• All governments lie, but disaster lies in wait for countries whose officials smoke the same hashish they give out.

  • I.F. Stone

maandag 26 juni 2017

Behind the ‘Scapegoating’ of Russia

Behind the ‘Scapegoating’ of Russia

 
The media/political hysteria over Russia-gate is leading the world to possible nuclear annihilation with few serious questions asked. But a new book, The Plot to Scapegoat Russia, tries to supply some context, writes Rick Sterling.

Attorney Dan Kovalik has written an extremely important book that challenges the current media/political focus on “Russia-gate” and warns that dark forces of war are taking us in an ever more dangerous direction.
President Barack Obama (third from left) and Russian President Vladimir V. Putin (second from right), share a toast at a luncheon hosted by United Nations Secretary-General Ban Ki-moon at the General Assembly.
In the foreword to the book, The Plot to Scapegoat Russia: How the CIA and Deep State Have Conspired to Vilify Russia, author David Talbot writes: “The US war machine has revived the tried-and-true Red Scare…. This massive anti-Russian propaganda campaign is one of the biggest fake news operations in U.S. history….
“Unlike our war-obsessed media, human rights lawyer Dan Kovalik does understand that peace and diplomacy are in the best interests of the American and Russian peoples. His book is an urgently needed counterassault against the propaganda forces that are trying to push us over a precipice that it too terrifying to even contemplate. It’s time for all of us to speak truth to power before it’s too late.”
Talbot’s warning is not hyperbole. As I write this review, the U.S. military is pushing ever closer to direct military confrontation with Syria, Iran and Russia inside Syria.
But the book is also entertaining reading because Kovalik combines his personal evolution with facts and history. He grew up as a conservative Roman Catholic fearful and wary of communism and the Soviet Union. Kovalik describes his own youthful belief in “American Exceptionalism” whereby U.S. policies and actions are believed to be uniquely good and well meaning. For the author, that belief was confronted by a very different reality when he traveled to Central America in the 1980s. There he saw the reality of U.S.-funded “Contras” terrorizing Nicaraguan villagers. There he learned of the four Catholic nuns murdered by the Salvadoran military, which the U.S. government was supporting.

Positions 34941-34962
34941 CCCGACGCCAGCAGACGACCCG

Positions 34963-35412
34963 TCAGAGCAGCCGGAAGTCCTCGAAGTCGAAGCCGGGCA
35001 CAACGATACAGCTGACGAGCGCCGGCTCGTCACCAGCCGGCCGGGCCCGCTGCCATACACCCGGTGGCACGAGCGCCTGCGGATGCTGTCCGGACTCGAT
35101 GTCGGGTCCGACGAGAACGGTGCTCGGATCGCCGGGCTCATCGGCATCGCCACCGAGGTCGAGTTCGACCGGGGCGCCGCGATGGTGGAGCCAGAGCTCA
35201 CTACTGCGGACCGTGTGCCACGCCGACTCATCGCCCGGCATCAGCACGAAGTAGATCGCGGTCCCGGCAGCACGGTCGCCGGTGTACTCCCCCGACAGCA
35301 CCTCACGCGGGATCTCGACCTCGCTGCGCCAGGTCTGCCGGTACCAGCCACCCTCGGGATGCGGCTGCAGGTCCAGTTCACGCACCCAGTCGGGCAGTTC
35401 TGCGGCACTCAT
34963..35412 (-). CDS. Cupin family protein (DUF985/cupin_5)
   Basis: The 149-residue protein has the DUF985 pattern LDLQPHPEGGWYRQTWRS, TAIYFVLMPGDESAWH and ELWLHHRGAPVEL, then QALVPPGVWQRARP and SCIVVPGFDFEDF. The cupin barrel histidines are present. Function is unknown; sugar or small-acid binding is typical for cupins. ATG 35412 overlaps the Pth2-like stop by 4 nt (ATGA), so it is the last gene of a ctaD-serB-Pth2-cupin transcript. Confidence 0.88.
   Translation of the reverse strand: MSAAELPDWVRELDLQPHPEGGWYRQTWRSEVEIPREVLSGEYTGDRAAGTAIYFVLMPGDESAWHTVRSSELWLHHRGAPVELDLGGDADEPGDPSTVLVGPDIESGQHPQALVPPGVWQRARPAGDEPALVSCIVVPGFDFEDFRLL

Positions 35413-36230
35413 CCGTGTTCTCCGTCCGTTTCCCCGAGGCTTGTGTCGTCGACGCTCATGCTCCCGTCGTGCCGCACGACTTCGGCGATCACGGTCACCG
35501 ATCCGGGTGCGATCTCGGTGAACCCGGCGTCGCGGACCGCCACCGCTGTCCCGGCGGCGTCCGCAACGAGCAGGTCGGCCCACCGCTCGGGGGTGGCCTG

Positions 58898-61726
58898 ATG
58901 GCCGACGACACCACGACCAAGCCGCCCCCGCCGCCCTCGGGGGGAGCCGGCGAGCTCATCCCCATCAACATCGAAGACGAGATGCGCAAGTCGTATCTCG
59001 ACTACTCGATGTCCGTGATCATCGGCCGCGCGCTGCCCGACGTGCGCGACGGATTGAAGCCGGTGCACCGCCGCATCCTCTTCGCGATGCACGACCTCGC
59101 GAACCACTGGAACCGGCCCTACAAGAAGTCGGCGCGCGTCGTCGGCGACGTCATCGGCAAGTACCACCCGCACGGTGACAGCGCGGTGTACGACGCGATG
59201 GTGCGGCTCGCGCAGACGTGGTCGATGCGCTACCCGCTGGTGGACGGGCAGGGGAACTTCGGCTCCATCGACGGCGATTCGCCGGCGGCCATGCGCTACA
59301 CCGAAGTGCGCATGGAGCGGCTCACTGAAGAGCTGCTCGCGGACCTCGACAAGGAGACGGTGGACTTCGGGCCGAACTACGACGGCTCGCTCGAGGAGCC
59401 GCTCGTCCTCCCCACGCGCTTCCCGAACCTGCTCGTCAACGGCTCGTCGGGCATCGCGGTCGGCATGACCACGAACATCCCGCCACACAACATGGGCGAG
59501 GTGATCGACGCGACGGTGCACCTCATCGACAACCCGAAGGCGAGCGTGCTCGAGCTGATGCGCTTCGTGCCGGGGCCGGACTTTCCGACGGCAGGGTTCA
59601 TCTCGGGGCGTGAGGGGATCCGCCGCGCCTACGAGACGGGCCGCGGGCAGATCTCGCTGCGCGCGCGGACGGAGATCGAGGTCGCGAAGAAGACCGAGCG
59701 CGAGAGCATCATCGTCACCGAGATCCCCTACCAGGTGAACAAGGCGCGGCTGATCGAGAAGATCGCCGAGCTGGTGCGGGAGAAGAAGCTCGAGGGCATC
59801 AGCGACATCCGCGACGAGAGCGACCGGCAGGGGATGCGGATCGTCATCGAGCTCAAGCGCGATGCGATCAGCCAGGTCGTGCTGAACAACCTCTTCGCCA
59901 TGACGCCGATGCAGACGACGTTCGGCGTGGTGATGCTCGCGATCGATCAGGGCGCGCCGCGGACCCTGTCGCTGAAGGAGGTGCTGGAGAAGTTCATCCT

The first-hand experience led to more reading and research which resulted in the shocking realization that the U.S. government has been behind coups and military dictatorships from Indonesia to Iran, Guatemala, El Salvador, Brazil, Paraguay, Chile and more.
The author discusses U.S. foreign policy since World War Two, before and after the collapse of the Soviet Union. He puts the current “new” Cold War in historical context and reviews the facts behind the current media/political focus on “Russia-gate.” He concludes that we are being blinded with baseless Russo-phobia while forces pushing for more American war and aggression are going unchallenged and recklessly threatening a war that could engulf us all.
Relevant but not widely known historical facts are reviewed:
–the role of American advisers in the collapse of the Russian economy during the 1990s.
–the broken promises to Soviet President Mikhail Gorbachev about restraining the growth of NATO.
–the expansion of NATO right up to the Russian border.
–the NATO wars on Yugoslavia, Iraq, Libya.
–the increasing discrepancy between rich and poor both within the U.S. and internationally
The author presents the case that the real threat to democracy is not coming from Russia, it is coming from our own political system and the forces which benefit from and which promote war and aggression. Former President Jimmy Carter has said the U.S. is an “oligarchy with unlimited political bribery.”
Kovalik also reviews the history of whistleblowers at the CIA and other intelligence agencies and concludes that “The CIA is not a reliable source and poses a much greater threat to US democracy than Russia ever could.” He cites the long history of conflict between the CIA and presidents seeking to promote peace. President John Kennedy had such fierce conflict with the CIA that he said he wanted to “break it into a thousand pieces and scatter to the wind.” Now, the CIA wants President Trump to stay on the path of confrontation with Russia, Kovalik explains.
Kovalik presents a persuasive case that the demonization of Russia and President Vladimir Putin is being used to justify war and, thus, an ever-increasing military budget. Instead of a “peace dividend,” the post-Cold War period led to ever-greater U.S. intervention abroad. Now, the New Cold War is raising the risk of a direct confrontation and possible nuclear war even though most Americans do not want another war.
So, why are we headed down that slippery slope? This book goes a long way to explaining why.

Rick Sterling is an investigative journalist. He lives in the San Francisco Bay Area and can be reached at rsterling1@gmail.com

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